Mechanics and Construction > Mechanics and Construction

micro arm joints

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johan:
Hello,

I wonder if I could just pick people's brains for some reference websites or books that I can buy to research the different type of arm joints. In particular working with small motors and the pros and cons of various types of linkage (bevel gearbox, worm gear etc)

I'm building a photography device that actually functions very much like a robot arm. Its purpose is to orient objects so I can take images - but it's basically an arm on which is mounted another (rotating) arm on which is mounted another (rotating) arm on which is mounted some clasping devices.

This device is small (15 cm arms) and motion repeatability and rotation speed are not critical. Torque, temperature and vibration are, so I'm tending towards using small worm geared DC motors on each arm joint to rotate the subsequent segment. These seem to have the advantage that being worm geared it means I don't need power for holding torque, no power means no heat, and simpler all round. Something like this 1000:1 motor and a worm gear (yet to be found).

Not having any great experience with these can anyone comment whether that would seem to be a rational choice or is there something better? I have a small nema8 stepper on the way to try out as an alternative but as they require power for holding torque I suspect that's not the answer.

More importantly though, does anyone have any experience or insight or URLs to point me towards which might show the best way to rotate a subsequent rotating arm using a worm gear. I'm a little unlear on the mechanical aspects, ie do I need a sleeve, how best to attach a subsequent arm so that the weight isn't being carried in the wrong way.

Secondly, small gears and linkiages like small worm gears - is there a recommended website for these that people know of?

jwatte:
You don't want the worm gear to have any lateral force -- it's not a structural, holding, kind of assembly.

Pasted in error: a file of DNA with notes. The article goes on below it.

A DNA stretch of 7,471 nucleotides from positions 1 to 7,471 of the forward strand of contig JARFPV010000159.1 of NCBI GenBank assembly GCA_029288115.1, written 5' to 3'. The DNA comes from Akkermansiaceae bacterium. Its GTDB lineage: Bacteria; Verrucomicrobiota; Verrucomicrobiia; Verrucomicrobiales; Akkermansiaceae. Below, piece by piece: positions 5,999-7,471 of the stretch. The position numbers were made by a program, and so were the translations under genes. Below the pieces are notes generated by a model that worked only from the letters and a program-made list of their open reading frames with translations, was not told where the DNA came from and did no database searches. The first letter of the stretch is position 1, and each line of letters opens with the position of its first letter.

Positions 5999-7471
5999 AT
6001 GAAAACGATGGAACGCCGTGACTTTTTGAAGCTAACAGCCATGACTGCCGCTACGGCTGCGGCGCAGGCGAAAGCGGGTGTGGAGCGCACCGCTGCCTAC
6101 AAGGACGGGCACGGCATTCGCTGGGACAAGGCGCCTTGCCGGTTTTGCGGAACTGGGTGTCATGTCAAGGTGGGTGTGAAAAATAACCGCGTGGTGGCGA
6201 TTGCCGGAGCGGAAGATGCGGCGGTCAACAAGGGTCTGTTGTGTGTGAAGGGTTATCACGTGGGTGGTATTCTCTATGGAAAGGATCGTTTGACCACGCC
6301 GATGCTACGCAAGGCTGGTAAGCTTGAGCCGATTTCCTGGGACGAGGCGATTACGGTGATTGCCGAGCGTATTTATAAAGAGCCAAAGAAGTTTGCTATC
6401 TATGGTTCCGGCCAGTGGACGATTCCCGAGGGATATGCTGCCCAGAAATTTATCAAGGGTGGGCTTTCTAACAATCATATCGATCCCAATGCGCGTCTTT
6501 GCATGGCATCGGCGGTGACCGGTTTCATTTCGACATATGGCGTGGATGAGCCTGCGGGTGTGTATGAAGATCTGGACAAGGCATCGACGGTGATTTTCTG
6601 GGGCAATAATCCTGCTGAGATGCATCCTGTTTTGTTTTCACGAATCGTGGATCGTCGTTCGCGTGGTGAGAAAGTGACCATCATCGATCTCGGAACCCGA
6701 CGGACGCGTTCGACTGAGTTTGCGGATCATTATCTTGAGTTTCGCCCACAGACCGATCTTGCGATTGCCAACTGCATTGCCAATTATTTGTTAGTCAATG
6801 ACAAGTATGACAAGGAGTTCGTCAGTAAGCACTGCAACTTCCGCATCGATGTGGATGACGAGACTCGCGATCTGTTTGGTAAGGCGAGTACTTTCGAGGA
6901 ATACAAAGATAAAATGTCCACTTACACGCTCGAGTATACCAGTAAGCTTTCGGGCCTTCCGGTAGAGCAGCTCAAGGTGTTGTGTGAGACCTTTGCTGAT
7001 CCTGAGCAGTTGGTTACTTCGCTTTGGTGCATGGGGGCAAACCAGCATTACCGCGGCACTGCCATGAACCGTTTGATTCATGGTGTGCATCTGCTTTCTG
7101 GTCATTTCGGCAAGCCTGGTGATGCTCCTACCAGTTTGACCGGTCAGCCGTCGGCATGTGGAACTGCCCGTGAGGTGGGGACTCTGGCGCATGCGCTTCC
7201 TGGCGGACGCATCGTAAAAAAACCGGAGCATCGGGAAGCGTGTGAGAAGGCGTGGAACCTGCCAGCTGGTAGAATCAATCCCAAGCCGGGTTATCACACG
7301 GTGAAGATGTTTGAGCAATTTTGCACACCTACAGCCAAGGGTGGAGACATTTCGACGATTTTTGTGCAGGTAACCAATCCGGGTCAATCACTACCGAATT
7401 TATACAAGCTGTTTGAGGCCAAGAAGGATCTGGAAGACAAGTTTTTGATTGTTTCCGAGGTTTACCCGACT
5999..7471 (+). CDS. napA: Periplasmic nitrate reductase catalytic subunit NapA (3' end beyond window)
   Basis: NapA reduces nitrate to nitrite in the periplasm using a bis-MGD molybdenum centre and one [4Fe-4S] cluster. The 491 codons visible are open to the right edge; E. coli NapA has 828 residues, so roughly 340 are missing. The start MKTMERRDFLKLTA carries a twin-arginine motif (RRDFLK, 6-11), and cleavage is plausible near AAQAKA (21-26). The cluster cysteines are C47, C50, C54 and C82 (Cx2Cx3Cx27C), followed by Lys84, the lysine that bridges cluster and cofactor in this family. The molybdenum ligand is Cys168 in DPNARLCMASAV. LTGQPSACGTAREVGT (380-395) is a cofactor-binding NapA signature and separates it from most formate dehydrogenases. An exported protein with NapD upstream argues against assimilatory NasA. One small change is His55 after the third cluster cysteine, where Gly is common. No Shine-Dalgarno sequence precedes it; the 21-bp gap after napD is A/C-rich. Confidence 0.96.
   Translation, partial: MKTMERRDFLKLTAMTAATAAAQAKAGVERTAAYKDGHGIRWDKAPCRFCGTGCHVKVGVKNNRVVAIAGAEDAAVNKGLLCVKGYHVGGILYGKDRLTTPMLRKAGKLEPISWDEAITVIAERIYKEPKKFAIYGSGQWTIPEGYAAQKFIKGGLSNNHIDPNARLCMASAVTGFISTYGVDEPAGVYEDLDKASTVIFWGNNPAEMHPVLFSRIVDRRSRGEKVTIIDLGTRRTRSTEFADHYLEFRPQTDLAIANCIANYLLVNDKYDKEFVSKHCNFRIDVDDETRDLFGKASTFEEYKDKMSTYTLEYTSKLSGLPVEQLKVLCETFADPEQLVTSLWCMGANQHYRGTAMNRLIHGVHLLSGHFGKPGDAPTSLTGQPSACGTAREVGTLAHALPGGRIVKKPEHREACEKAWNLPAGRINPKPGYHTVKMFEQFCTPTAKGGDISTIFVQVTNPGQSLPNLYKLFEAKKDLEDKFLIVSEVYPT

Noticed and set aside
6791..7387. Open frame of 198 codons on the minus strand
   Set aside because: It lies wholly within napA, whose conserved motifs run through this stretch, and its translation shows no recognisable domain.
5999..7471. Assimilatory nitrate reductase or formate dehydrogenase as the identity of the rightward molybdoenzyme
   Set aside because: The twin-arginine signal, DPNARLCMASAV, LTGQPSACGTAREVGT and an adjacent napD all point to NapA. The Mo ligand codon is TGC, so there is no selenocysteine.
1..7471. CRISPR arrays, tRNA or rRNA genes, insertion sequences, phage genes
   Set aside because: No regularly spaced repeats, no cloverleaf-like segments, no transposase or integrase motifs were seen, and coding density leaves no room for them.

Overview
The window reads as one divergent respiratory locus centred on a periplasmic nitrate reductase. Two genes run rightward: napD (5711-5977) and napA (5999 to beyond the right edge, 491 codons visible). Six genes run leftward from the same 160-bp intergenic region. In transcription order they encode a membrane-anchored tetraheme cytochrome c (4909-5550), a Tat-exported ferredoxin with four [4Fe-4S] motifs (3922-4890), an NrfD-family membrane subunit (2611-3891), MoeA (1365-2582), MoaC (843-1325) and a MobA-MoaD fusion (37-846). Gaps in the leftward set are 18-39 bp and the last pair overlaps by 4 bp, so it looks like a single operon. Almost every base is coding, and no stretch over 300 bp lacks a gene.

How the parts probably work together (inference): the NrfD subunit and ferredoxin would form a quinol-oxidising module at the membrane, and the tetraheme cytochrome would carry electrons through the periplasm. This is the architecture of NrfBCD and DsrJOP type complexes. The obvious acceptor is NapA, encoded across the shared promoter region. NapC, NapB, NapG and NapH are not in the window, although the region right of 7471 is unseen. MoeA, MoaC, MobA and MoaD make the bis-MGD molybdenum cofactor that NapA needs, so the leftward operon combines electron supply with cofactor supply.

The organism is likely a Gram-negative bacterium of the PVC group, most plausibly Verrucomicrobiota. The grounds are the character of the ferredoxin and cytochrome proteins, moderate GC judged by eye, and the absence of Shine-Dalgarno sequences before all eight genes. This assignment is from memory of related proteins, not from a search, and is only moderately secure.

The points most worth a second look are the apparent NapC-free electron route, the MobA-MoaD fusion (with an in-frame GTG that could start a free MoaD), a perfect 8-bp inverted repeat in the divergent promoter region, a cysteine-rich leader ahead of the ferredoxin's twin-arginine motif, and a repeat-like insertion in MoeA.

Thus, you need a bearing of some sort for the rotating/pivoting action of the arm.
Once you have that, attach the worm gear to the rotating arm, and mount the worm leadscrew on the holding arm so that it properly contacts the gear, and then mount the motor so it drives the worm screw.
I've seen a number of worm screw/gears online at sdp-si.com; you may want to try that too.
Anti-backlash worm gears: https://sdp-si.com/eStore/Catalog/Group/210
Mating worms (screws) to those gears: https://sdp-si.com/eStore/Catalog/Group/211

Two other options I would look at:
1) Existing robot arms. For example, Trossen Robotics have a number of arms of different capacity. They will need some power for holding objects, but they are a ready-made solution.
2) Orbiting the camera around the object instead of the object in front of the camera.

johan:
Thank you very much, appreciate the response. Your methodology for making this, with motor last, makes a lot of sense. I'll go away and study the links etc - I have to say it's surprising that t'interwebs doesn't have some sort of wizard or findable explanatory site about combining motors, gearings and bearings!

johan:
D'oh. It's actually been a while since I've been to this site and I'd forgotten about all the reference material here. That gearology PDF is pretty awesome.